A commenter asked recently why I hadn’t written about the Joe Amendola circus. I haven’t felt inspired because, like Scott Greenfield says, “It’s not that being critical of Joe Amendola is the sort of thing any criminal defense lawyer wants to do.”

But “It’s just that it can’t be helped.”

Greenfield writes in Amendola, The Tactician:

As for Joe Amendola, he’s a complete disaster, a laughingstock, at crisis management and media relations.  He may have gotten more attention than he ever dreamed possible for a hick, but unless he ends up having a talent that will get him on the X Factor, he’s doomed himself and his client by his constant missteps.

When thinking about managing a client’s crisis, if you don’t have extensive experience dealing with the media, you must ask yourself: what would Winston Wolf do?

Govern yourself accordingly.

4 responses to “WWWWD?”

  1. Where does one begin with Amendola? In my comment I neglected to berate him for hinting — as the victims piled on — that his client might have to consider a guilty plea because of the weight of the evidence. Reminds me of the courtroom sentencing scene in “The Producers” where Gene Wilder stands up and says about co-defendant Zero Mostel, “Your Honor, this is the most selfish man I’ve ever met!” Mostel tugs his sleeve and whispers, “Don’t help me!” Can it get any worse? You bet — just wait for the trial. He has now reversed course completely and says there’s going to be no guilty plea because “this is a fight to the death.” Guess he should be thankful there’s no death penalty for rape in Pennsylvania. Stay tuned for more (shudder) hilarity from the man with the plan, Joe Amendola.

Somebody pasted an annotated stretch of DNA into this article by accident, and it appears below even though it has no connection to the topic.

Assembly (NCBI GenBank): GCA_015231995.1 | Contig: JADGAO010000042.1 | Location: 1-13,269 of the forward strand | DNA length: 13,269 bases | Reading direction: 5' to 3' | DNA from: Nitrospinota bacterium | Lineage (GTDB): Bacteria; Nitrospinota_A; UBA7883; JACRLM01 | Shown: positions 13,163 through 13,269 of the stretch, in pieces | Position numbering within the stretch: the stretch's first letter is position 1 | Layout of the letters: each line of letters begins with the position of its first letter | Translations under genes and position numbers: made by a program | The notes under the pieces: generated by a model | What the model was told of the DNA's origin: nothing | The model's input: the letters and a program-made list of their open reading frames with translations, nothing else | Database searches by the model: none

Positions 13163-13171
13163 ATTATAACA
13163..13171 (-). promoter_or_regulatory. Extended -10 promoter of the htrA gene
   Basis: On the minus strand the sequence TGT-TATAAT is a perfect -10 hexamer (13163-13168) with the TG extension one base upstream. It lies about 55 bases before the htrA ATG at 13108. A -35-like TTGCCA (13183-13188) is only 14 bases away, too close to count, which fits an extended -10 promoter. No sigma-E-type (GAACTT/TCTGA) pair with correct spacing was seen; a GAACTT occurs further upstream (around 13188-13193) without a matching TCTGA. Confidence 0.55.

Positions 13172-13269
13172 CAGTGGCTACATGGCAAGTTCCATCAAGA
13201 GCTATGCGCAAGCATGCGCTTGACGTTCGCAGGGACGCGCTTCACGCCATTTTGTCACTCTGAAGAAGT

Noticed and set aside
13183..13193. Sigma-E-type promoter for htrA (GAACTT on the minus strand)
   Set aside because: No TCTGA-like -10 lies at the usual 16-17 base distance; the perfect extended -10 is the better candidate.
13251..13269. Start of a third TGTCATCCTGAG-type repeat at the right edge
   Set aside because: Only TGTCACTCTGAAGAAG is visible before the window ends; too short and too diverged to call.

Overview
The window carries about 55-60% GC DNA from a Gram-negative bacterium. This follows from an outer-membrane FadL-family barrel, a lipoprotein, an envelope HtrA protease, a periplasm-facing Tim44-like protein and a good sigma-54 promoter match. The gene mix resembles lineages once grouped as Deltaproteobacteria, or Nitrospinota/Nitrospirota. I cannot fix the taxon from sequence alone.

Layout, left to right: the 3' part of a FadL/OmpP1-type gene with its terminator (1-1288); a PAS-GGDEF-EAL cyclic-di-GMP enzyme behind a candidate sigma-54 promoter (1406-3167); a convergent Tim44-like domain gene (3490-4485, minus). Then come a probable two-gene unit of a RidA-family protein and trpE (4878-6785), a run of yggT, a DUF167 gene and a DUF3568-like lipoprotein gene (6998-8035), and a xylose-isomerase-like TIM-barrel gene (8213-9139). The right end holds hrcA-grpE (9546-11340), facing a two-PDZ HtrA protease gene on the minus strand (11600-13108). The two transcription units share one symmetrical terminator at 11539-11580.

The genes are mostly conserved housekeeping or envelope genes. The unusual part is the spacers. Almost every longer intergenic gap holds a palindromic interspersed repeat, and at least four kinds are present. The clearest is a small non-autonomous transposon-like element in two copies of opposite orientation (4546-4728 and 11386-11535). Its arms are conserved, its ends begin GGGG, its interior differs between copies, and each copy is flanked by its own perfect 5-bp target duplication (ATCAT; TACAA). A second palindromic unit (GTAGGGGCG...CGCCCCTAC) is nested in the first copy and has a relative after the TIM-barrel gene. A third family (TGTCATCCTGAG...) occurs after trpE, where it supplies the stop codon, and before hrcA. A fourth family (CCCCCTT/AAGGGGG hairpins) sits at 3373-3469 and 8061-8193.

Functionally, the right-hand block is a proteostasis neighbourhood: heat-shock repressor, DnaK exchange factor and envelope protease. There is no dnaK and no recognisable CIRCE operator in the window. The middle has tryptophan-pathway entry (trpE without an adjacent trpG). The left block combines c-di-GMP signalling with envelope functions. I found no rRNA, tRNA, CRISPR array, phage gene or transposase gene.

• Guess he should be thankful there’s no death penalty for rape in Pennsylvania.

      How certain are we that he knows this?

      If I’m charged with a crime, I don’t want “a fight to the death.” If the fight is “to the death,” I’m doomed. Between the State and me, there’s only one who can die.

      Next time I talk to TV cameras about a client’s case, I’m going to say, “There will be no guilty plea. This is a fight to the pain.”

  2. When a lawyer appears to put his own chance for national publicity ahead of protecting his client that lawyer is no longer acting as a lawyer. When a lawyer appears to trade his client’s liberty interest for 15 minutes of air, that lawyer is a disgrace.

  3. Regarding Winston Wolf, taking charge of a “client” in no-uncertain terms isn’t an easy thing to do. Therein lies the “tao of criminal-defense trial lawyering” as Mark puts it. The Zen moment. As in my case, I was scared out of my wits. And, it wasn’t an easy thing for my attorney to do, to take charge. But, that is what is required.

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